I have only the most nodding acquaintance with Zen Buddhism, despite Jon Stewart and other pop references, but I do know a good middle-school story when I see one. Jordan Sonnenblick's Zen and the Art of Faking It is an excellent entry into this overcrowded genre. It is the story of San Lee, who has just moved to Nowheresville (Harrisville), PA, his family's umpteenth move in as many years. San has perfected his chameleonism -- he can adjust his personality to fit in successfully. Wondering what will be his shtick in Pennsylvania, he realizes that the social studies unit on Zen Buddhism is a rerun -- he got it last year in 7th grade in Houston. When a classmate who has caught his eye -- a pretty girl who plays the guitar and goes by Woody (a la Mr. Guthrie) -- expresses interest in his knowledge, San's new role is destined.
So San recreates himself as a Chinese Buddhist, sitting zazen in the morning before school, eschewing the trappings of wealth (well, he is actually pretty poor), emulating the archers of Zen in the Art of Archery in his pursuit of the perfect free throw, and helping out at a homeless shelter, all in the pursuit of Woody. Alas, San is really the adopted son of two white people -- one of whom is currently serving time for fraud. And, it's only a matter of time before his carefully constructed persona is revealed ... and San wonders if he's no different from his father.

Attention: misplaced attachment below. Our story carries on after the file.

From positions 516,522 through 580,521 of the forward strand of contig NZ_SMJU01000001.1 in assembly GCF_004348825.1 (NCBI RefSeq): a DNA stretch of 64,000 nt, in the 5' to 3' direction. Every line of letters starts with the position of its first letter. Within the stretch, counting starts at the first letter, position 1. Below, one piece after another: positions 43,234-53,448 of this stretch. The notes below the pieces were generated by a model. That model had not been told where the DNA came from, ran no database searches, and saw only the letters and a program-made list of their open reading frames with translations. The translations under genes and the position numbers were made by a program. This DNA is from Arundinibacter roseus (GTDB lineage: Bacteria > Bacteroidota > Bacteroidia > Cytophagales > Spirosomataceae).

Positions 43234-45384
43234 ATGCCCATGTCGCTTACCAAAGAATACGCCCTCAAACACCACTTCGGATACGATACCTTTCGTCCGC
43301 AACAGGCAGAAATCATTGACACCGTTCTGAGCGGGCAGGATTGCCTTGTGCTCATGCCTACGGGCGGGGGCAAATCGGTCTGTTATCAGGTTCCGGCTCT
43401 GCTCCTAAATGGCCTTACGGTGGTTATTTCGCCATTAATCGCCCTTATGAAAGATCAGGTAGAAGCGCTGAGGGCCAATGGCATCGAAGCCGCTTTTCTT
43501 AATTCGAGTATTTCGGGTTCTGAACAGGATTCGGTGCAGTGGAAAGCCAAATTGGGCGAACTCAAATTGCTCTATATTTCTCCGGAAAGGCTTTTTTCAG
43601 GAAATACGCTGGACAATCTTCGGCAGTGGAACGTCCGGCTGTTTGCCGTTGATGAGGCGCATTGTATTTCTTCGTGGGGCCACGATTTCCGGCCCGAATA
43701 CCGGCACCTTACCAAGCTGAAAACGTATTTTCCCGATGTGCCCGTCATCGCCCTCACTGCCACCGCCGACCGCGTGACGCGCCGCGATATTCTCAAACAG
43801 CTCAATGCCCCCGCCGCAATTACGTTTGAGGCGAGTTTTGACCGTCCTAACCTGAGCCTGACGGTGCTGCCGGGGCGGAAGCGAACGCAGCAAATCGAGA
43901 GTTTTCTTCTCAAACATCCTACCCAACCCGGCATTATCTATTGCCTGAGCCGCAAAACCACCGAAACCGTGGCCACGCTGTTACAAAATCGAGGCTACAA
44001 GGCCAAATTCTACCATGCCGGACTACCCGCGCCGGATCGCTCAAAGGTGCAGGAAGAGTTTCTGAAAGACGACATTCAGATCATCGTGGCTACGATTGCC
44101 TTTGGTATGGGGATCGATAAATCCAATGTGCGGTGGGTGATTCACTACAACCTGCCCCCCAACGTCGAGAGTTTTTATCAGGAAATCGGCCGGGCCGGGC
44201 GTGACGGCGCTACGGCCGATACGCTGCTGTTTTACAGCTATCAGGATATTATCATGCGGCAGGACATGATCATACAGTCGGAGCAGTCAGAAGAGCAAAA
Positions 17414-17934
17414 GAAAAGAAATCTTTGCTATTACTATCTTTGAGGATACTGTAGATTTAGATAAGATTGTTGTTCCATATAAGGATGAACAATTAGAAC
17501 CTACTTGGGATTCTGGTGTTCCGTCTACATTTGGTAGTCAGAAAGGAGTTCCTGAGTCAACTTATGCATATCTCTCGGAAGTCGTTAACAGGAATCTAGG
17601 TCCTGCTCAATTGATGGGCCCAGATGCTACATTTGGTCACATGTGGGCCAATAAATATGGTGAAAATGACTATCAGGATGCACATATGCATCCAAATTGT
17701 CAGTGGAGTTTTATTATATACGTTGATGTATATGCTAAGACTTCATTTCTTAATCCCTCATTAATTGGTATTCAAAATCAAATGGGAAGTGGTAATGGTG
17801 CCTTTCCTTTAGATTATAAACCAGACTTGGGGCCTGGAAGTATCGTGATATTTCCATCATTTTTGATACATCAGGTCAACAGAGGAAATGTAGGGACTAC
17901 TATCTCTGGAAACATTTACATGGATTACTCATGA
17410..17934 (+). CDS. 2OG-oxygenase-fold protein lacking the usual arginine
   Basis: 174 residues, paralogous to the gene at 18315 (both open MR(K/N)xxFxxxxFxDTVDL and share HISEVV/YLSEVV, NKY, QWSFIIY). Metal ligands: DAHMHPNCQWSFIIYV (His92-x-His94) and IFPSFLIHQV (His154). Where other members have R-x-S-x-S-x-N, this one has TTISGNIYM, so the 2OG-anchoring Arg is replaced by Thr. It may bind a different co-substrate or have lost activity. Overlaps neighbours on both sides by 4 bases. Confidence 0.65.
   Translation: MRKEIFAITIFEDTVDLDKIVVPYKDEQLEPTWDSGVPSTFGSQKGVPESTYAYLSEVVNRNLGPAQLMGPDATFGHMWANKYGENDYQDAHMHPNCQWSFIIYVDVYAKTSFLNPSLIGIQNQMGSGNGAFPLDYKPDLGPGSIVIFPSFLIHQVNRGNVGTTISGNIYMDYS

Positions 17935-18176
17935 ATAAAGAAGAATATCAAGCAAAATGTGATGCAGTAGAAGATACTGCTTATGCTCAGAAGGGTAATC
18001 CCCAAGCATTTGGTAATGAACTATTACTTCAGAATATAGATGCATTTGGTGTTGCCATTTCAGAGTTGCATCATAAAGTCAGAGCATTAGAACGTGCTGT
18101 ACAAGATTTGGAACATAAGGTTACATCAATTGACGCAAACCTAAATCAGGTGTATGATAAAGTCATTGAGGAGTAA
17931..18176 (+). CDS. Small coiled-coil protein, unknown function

I liked this book -- it was effortlessly funny and yet it also delivers its message about figuring out and being true to who you are. It does the latter without feeling message-y in the least. San is a very likeable character, self-aware and self-deprecating, and he gets himself into a number of humorous situations that would appeal to young middle schoolers. There's even a librarian -- who first appears as the antithesis of best practices for serving teens and she's got white hair and glasses -- but she ends up on the right side of things, and the true practitioner of Zen.
But I wasn't crazy about the audiobook. I've heard the reader, Mike Chamberlain, read two other titles, Spanking Shakespeare and Twisted, and I was not impressed by him either time. Here, he's creating a slightly younger character and I found his reading style to be almost remedial. It always sounded like he was reading a book (I could hear the pages turn, metaphorically), as each sentence was delivered with a measured pace and deliberate pronunciation. Chamberlain got San's humor, but when the time came for San to confront his father with his anger at his father's behavior or when he realizes what his fakery has done to his relationship with Woody, the voice was no different. It was different was when San would exclaim "Yikes!" at a situation he'd gotten himself into; in this case, the vocal change seemed intrusive: I would stop and ask myself, who's the eight-year-old who's intruded into the story?
Chamberlain's voice seems unusually high for a male adult, it almost sounds strained. You could argue that this is what a 13-year-old boy's breaking voice sounds like, but instead it was merely painful. This was an original funny story, but no great shakes read aloud.